68% of homeowners are planning home renovations in the next 12 months

High Demand: 4 in 10 homeowners currently in need of tradespeople

Less than 2 in 10 homeowners can be sure they have adequate home insurance in place

Some 68% of homeowners throughout the country want to renovate some aspect of their home over the next 12 months.  However, issues around rising costs and the availability of tradespeople may preclude some people from doing so. New research from insurance provider Aviva Insurance Ireland DAC (Aviva) has found that, although Irish people have always had a love affair with their home – from wanting to get on the property ladder from an early age, to extending, renovating, and redecorating year after year, many homeowners do not accurately reflect the value of their home in their insurance. This could leave them in a difficult financial position if they need to make a claim on their home insurance policy.

Highlights from Aviva’s survey conducted by iReach Insights with 1,000 people nationwide, over 50% of whom are homeowners include:

  • Women are more likely to take on renovation jobs, either big or small, themselves - 29% of women versus 24% of men. Those in the 45-54 age bracket are most likely to do the same – 32% versus the national average of 27% 
  • Cost and the lack of available tradespeople is likely to prevent 2 in 10 people carrying out their plans
  • Rising costs of renovations is seen as a challenge by more people in Dublin (26%) than elsewhere in Ireland – for example, this was cited as an issue by just 7% of those in Connacht/ Ulster 
  • Almost 4 in 10 people never review the rebuilding costs of their home, 4 in 10 women don’t review compared to less than 3 in 10 men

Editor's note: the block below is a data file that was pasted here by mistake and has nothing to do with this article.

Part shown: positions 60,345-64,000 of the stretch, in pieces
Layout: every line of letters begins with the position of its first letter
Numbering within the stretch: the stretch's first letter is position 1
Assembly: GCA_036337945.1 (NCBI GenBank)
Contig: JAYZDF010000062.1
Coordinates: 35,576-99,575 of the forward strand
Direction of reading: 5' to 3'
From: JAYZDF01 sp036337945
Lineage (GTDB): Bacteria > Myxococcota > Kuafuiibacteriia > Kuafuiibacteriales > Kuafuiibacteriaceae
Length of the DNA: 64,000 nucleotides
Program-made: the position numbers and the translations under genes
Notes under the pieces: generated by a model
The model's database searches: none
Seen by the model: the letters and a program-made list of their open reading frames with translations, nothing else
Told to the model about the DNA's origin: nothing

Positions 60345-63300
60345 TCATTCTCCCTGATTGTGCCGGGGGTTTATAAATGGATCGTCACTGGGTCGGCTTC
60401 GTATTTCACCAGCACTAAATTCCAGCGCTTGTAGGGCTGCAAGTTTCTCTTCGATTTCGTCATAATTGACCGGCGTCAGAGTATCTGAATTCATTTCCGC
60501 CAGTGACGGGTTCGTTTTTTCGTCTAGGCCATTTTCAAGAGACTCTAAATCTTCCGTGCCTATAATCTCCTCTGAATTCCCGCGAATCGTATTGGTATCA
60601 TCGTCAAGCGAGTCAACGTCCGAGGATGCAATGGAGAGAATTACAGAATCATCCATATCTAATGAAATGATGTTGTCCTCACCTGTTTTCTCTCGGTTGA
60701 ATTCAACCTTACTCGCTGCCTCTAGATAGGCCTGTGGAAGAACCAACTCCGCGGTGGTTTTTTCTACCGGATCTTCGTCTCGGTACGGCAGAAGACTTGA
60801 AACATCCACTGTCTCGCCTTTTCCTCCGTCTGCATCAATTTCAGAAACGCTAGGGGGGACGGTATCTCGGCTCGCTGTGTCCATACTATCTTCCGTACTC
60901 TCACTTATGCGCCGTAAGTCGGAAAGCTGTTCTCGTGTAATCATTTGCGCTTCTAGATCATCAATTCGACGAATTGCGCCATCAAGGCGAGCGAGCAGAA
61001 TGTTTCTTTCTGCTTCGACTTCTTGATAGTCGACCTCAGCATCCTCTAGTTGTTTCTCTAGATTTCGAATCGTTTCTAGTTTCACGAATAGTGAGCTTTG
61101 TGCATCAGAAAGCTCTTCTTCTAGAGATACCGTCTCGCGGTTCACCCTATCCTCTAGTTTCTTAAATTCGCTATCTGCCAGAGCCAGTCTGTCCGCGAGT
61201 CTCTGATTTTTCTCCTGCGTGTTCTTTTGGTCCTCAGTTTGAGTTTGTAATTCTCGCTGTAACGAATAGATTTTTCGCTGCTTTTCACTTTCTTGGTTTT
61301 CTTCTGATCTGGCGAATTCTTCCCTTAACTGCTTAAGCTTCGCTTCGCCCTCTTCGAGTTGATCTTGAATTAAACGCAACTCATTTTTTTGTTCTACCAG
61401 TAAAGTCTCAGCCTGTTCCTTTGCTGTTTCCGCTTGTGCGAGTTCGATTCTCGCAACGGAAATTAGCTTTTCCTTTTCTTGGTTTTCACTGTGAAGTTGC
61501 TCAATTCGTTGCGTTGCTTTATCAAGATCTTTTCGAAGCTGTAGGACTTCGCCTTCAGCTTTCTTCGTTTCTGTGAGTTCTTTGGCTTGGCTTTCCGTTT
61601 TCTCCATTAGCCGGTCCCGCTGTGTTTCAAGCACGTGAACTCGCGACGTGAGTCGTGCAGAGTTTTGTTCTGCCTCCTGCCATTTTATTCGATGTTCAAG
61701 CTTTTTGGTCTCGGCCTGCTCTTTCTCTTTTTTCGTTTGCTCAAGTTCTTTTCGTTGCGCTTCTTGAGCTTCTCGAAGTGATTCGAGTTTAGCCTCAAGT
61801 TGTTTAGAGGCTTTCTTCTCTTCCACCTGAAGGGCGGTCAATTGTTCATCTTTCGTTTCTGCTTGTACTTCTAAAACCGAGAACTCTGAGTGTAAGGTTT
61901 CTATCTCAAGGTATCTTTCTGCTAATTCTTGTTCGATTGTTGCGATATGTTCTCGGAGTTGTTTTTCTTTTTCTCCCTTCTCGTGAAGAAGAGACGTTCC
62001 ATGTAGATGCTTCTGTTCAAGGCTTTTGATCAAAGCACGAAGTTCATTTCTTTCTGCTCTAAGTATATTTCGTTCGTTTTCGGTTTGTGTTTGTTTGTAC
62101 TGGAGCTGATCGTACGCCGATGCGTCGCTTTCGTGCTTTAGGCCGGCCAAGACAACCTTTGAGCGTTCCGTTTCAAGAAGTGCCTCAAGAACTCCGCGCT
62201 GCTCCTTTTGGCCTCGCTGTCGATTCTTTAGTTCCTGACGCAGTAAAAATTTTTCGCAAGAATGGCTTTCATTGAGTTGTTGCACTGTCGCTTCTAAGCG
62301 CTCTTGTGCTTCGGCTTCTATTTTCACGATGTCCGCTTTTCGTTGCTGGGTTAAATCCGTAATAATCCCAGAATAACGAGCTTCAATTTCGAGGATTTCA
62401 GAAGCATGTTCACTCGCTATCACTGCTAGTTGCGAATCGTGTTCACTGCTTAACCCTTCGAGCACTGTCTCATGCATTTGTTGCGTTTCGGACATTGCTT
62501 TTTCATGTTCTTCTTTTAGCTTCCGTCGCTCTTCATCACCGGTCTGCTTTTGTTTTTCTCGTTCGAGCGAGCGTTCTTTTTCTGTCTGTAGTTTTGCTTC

• Also, nearly half of those in the 25–44-year age group (46%) say they never review their cover compared to just 31% of those aged over 55. 
  • Less than 2 in 10 can be sure their sum insured is an accurate reflection of their home’s rebuild cost having undergone a review in the last 12 months for insurance purposes

Commenting on the findings, Billy Shannon of Aviva said: “The results show that huge numbers of people want to renovate, and while some people will undertake renovations, both big and small, into their own hands - for others securing tradespeople for the works, combined with the soaring costs of labour and materials, mean that plans might have to be put on the back burner for the foreseeable future. 

A stand-out finding from our survey, however, was how few people have actually reviewed their rebuild cost in the last year. Just 2 in 10 have done this, meaning that these are the only respondents who can be sure they are adequately covered if they need to make a claim on their policy. In addition, 38% of homeowners never review their rebuilding costs when paying for their home insurance.

Billy Shannon, Aviva

“People really need to give this some consideration. The soaring costs have a direct impact on home insurance because the sum insured on a homeowner’s policy is, or should be, based on one figure only – the cost to rebuild your home from the ground up. So, if you don’t reprice this every few years, there’s a good chance your policy is not an accurate reflection of the value of your home. Therefore, given current inflation rates, this means for that large cohort of people in Ireland who don’t review before they renew – they are underinsured.

“This is even more applicable to those who have undergone or are planning to undergo major renovations that will add to the value of their property.  Large scale renovations in particular are going to add to rebuild costs and should therefore be reflected in the sum insured on the policy.  We would always recommend that homeowners review their cover on an annual basis using the Society of Chartered Surveyors Ireland’s rebuilding costs calculator, concluded Billy Shannon".

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Aviva Insurance Ireland Designated Activity Company, trading as Aviva, is regulated by the Central Bank of Ireland. A private company limited by shares. Registered in Ireland No. 605769. Registered Office: One Park Place, Hatch Street, Dublin 2, Ireland, D02 E651.